cine, i. 157; ii. 92, 94-5, 128, 164, 
218-9, 322 ; iii. 44, 227, 337 ; iv. 62, 
139- 

inferior, or yeoman, bedell of 

Arts and Medicine, i. 76, 157, 333; 

ii. 8o, 82, 474, 476, 494; iii. 337~ 8 > 
35i- 

— — catalogues of bedells : — John 
Bell's, iv. 139 : Anthony Wood's, iv. 
150. 

— verger, virgifer, i. 412, 482, 492, 495 ; 
ii. 160, 527 ; iii. 227-8 ; iv. 57, 64-5, 
72 : staff or mace of, i. 157. 

— bellman, i. 72, 417, 490-1. 

— bedell of beggars, iii. 63 ; his coat of 
office, iv. 79. 

otherwise called ' marshal of the 

beggars,' i. 466; iii. 63. 

— workmaster, probably the same as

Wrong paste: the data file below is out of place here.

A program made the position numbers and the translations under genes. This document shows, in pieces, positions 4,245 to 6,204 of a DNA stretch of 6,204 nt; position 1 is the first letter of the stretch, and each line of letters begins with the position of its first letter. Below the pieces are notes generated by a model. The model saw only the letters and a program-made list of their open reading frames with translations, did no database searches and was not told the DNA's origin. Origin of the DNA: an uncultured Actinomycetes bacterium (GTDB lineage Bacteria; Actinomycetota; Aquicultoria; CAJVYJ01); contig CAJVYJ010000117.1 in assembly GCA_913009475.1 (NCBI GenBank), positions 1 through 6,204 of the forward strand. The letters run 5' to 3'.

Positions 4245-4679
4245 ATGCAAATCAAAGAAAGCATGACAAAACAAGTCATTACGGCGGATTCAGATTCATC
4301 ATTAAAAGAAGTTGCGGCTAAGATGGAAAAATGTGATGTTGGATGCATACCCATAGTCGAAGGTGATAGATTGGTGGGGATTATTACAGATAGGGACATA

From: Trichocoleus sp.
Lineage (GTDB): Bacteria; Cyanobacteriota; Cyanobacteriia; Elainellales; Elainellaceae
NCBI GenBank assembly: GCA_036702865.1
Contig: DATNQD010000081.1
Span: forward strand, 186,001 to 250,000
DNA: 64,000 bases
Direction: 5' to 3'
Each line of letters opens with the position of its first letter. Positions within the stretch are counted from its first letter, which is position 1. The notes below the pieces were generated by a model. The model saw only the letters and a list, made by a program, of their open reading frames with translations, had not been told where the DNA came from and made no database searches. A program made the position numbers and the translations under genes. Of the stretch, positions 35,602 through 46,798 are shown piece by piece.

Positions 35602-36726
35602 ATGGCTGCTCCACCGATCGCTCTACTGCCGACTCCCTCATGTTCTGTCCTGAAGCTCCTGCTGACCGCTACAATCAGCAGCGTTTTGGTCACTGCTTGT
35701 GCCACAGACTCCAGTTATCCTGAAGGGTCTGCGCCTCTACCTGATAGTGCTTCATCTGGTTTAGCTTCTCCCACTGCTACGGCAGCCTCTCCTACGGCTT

the preceding, i. 466; iii. 63. 

— readers, i. e. persons appointed to 
discharge the old lecture-duties of the 
Regents (Reg. Univ. Oxon. II. i. 95.) 

grammar-reader, ii. 322. 

logic speech, ii. 395. 

rhetoric-lecture, ii. 121. 

— professors, iv. 209 ; see in the index 
of names, under the names of indi- 
vidual professors. 

Regius professor of Divinity pre- 
sents graduates in his faculty, i. 426 : 
presents for honorary degrees in his 
faculty, with a speech, iii. 36, 326 : 
his action in heresy-cases, i. 445 ; ii. 
489; iii. 61-3, 164: presides over 
the Divinity disputations in the Ves- 
peries, i. 221; ii. 489: lectures, i. 
361 ; ii. 488 : called * Doctor of the 
chair,' i. 445 ; ii. 51. 

Lady Margaret professor of Di- 
vinity, iii. 61. 

— — Busby's proposed catechetical 
lecturer in Divinity (1682), iii. 10-1, 
14, 21-2, 43. 

Regius professor of Civil Law 

presents graduates in his faculty, iii. 
15 : presents for honorary degrees in 
his faculty, ii. 518, with a speech, 

ii. 62 (by deputy), 210 (by deputy) ; 

iii. 23 : lectures, i. 361. 

— — Regius professor of Medicine,